Even at the conclusion of a case, it is critical to retain focus. Settlement awards must be analysed. Consideration should be given to how the obtained crypto has been stored; either hot33 or cold34. Storing on an exchange might not be secure enough for a client; in January 2022, Crypto.com admitted that hundreds of customers' accounts were compromised in a hack with losses of somewhere between $15 million and $33 million worth of Ethereum. It is also vital to seek expert advice on the sale of these assets if that is the planned course of action. The release of too many tokens in a volatile market could have catastrophic consequences, dramatically reducing or entirely destroying value for your client.35
1. "Thought Leaders 4: Crypto Insight 2022" (2022) Crypto Insight 2022.
2. Hayes, A. (2022) What happens to Bitcoin after all 21 million are mined?, Investopedia. Investopedia. Available at: https://www.investopedia.com/tech/what-happens-bitcoin-after-21-million-mined/#:~:text=With%20the%20number%20of%20new,6.25%20as%20of%20May%202020. (Accessed: November 7, 2022).
3. AA v Persons Unknown & Ors  EWHC 3556 (Comm).
4. Ion Science Ltd v Persons Unknown & Ors (Unreported) 2020.
5. Wang v Darby  EWHC 3054 (Comm).
6. Tulip Trading Ltd v Van Der Laan  EWHC 667 (Ch).
7. "Thought Leaders 4: Crypto Insight 2022" (2022) Crypto Insight 2022.
8. Freezing crypto assets in the Cayman Islands (2022) Collas Crill. Available at:
9. Fetch.Ai Limited and Fetch.AI Foundation PTE Limited v Persons Unknown & Ors  EWHC 2254 (Comm)
10. Freezing crypto assets in the Cayman Islands (2022) Collas Crill. Available at: 11. Ibid.
12. UK (2022) Digital Assets: Consultation Paper. London: Law Commission. (Accessed: November 7, 2022).
13. Freezing crypto assets in the Cayman Islands (2022) Collas Crill. Available at: 14. Vorotyntseva v Money-4 Ltd  EWHC 2596 (Ch).
15. Ion Science Ltd v Persons Unknown & Ors (Unreported) 2020.
16. Fetch.Ai Limited and Fetch.AI Foundation PTE Limited v Persons Unknown & Ors  EWHC 2254 (Comm).
17. Ruscoe v Cryptopia Ltd  NZHC 728.
18. Thought Leaders 4: TL4 FIRE Magazine Issue 10 - Contentious Insolvency (2022) (Accessed: November 7, 2022).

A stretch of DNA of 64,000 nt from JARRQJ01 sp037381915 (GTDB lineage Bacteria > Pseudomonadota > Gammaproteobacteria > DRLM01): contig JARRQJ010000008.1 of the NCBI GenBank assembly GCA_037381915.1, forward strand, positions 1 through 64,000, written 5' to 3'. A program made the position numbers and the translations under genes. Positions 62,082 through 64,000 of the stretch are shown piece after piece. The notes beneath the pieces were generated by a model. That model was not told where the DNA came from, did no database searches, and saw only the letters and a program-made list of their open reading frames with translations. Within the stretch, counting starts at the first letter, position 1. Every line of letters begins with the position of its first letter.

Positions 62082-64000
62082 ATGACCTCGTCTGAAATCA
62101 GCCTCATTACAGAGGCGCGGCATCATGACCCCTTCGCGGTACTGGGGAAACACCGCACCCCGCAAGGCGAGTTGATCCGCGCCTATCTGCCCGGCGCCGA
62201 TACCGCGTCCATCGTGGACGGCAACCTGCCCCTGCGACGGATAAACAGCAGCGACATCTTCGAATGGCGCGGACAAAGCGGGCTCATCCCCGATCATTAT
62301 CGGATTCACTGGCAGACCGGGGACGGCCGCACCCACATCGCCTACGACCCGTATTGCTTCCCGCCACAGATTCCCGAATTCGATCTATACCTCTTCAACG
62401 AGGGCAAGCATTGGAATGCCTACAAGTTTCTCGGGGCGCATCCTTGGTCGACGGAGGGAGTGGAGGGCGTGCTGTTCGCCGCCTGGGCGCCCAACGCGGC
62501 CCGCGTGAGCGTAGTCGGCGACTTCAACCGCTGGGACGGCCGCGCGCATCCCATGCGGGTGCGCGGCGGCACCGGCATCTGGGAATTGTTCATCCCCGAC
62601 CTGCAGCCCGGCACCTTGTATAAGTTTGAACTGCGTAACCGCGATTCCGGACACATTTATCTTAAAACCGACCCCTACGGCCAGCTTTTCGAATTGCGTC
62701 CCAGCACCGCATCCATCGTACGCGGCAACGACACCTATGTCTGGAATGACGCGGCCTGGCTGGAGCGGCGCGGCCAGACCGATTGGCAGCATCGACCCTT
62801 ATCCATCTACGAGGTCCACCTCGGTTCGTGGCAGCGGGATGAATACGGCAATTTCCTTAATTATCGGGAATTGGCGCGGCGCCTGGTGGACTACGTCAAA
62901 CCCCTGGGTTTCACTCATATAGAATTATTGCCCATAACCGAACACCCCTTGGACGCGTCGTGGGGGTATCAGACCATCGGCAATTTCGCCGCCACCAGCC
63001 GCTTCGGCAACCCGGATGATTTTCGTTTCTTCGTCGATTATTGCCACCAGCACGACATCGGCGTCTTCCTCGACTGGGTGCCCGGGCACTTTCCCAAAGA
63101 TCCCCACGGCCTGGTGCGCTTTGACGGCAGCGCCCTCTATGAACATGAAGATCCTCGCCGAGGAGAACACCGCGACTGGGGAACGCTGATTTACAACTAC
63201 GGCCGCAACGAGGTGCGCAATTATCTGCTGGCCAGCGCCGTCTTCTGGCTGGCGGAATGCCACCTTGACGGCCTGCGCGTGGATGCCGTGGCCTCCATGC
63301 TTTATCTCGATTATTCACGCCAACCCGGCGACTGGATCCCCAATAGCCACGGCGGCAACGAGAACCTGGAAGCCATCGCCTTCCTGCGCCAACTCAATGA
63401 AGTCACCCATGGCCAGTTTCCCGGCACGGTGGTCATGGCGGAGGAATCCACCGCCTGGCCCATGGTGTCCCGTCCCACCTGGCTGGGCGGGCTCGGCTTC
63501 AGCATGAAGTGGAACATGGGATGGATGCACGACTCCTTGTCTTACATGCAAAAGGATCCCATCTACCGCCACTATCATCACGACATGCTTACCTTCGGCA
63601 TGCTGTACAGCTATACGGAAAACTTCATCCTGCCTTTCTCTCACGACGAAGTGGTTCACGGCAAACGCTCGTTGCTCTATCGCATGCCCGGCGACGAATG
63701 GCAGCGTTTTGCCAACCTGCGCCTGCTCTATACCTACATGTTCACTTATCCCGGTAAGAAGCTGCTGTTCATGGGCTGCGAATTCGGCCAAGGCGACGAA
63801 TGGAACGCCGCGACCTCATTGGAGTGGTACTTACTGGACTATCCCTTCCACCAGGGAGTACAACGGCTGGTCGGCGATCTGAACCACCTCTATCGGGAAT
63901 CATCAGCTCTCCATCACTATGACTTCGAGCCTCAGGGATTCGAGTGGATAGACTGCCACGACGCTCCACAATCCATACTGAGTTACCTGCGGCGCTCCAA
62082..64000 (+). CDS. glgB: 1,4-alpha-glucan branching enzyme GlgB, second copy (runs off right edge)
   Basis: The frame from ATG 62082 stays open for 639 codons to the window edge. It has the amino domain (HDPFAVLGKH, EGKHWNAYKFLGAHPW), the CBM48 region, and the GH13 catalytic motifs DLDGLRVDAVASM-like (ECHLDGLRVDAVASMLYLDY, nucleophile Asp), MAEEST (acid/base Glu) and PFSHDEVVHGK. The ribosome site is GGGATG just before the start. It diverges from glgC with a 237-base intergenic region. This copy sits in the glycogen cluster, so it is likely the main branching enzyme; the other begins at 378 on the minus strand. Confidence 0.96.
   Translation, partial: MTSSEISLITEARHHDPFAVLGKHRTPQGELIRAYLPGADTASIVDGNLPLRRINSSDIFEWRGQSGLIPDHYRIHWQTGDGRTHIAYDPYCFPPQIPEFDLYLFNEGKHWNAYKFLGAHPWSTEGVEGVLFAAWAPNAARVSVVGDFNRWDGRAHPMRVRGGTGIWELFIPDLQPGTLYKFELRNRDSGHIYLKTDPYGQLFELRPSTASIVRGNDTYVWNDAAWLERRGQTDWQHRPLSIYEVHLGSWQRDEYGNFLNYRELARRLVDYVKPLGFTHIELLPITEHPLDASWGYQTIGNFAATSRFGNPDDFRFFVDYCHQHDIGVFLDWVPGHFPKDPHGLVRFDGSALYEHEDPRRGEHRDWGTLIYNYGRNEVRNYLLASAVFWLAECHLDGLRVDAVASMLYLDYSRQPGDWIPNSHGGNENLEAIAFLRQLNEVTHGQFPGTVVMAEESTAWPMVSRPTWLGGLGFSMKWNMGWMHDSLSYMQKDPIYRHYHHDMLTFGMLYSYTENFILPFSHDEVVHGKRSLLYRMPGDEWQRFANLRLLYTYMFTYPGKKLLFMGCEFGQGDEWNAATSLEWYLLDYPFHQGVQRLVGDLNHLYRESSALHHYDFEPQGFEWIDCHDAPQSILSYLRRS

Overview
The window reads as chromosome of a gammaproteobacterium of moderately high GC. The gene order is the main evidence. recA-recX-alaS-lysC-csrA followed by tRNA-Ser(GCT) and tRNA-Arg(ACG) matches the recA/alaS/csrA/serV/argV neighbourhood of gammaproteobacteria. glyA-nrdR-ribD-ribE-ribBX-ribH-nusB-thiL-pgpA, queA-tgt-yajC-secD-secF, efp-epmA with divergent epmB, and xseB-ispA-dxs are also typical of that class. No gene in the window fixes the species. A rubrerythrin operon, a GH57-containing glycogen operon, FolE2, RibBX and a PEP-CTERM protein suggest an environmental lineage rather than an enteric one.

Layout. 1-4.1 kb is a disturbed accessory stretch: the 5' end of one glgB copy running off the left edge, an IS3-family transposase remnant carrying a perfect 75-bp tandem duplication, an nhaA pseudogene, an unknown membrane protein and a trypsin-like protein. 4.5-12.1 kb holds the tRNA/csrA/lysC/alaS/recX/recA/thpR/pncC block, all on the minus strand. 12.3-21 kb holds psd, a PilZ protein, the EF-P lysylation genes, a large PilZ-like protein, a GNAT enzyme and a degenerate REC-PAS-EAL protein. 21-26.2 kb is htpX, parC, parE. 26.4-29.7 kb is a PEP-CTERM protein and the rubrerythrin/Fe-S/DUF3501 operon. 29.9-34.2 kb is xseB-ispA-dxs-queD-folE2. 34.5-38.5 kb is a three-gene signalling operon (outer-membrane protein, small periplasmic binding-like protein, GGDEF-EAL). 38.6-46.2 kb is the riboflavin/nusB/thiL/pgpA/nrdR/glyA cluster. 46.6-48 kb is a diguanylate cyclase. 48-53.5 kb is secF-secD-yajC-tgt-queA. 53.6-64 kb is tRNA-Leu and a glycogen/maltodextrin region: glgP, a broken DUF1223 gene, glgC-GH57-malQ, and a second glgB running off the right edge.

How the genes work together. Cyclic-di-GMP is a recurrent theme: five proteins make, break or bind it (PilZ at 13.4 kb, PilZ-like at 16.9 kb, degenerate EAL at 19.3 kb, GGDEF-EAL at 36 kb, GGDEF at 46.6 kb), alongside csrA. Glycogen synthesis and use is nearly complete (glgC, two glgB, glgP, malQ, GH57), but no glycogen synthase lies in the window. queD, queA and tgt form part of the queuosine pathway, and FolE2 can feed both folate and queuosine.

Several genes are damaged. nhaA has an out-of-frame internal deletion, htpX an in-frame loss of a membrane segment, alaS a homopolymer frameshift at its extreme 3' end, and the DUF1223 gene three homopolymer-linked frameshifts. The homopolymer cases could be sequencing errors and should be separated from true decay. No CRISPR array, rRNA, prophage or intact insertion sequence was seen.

20. Thought Leaders 4: Crypto Insight 2022" (2022) Crypto Insight 2022.
21. AA c Persons Unknown & Ors  EWHC 3556 (Comm).
22. Tulip Trading Ltd v Bitcoin Association for BSV  EWHC 667 (Ch).
23. Richie.email@example.com (2022) Crypto winter is here – what does it mean for insolvency practitioners?, Herbert Smith Freehills | Global law firm. Available at: https://www.herbertsmithfreehills.com/insight/crypto-winter-is-here-%E2%80%93-what-does-it-mean-for-insolvency-practitioners (Accessed: November 7, 2022).
24. Greggwirth (2021) US law enforcers partner with cryptocurrency tracking firm to fight financial crime, Thomson Reuters Institute. Available at: https://www.thomsonreuters.com/en-us/posts/investigation-fraud-and-risk/cryptocurrency-financial-crime/ (Accessed: November 7, 2022).
25. Thought Leaders 4: Crypto Insight 2022" (2022) Crypto Insight 2022.
26. Top 50 cryptocurrency prices, Coin Market Cap, price charts and historical data / crypto.com. Available at: https://crypto.com/price (Accessed: November 7, 2022).
27. Glover, G. The UK's offshore tax havens are quietly luring investors away from the likes of the Cayman Islands and Bermuda this 'crypto winter', Business Insider. Business Insider. Available at: https://markets.businessinsider.com/news/currencies/crypto-bitcoin-tax-havens-jersey-guernsey-investing-analysis-regulation-law-2022-8 (Accessed: November 7, 2022).
28. Kient (2022) Jersey an attractive option for Asia's Crypto Fund Managers, Law.asia. Available at: https://law.asia/jersey-singapore-tax/ (Accessed: November 7, 2022).
29. Trozze, A. et al. (2022) Cryptocurrencies and future financial crime - crime science, BioMed Central. Springer Berlin Heidelberg. Available at: https://crimesciencejournal.biomedcentral.com/articles/10.1186/s40163-021-00163-8 (Accessed: November 7, 2022).
30. Richie.firstname.lastname@example.org (2022) Crypto winter is here – what does it mean for insolvency practitioners?, Herbert Smith Freehills | Global law firm. Available at: https://www.herbertsmithfreehills.com/insight/crypto-winter-is-here-%E2%80%93-what-does-it-mean-for-insolvency-practitioners (Accessed: November 7, 2022).
31. Thought Leaders 4: Crypto Insight 2022" (2022) Crypto Insight 2022.
33. A hot wallet is connected to the internet and could be vulnerable to online attacks, which could lead to stolen funds, but it's faster and makes it easier to trade or spend crypto.
34. Cold storage is offline which can protect your digital assets. Since these digital wallets aren't connected to the internet, they're less susceptible to hacks.
35. Thought Leaders 4: Crypto Insight 2022" (2022) Crypto Insight 2022.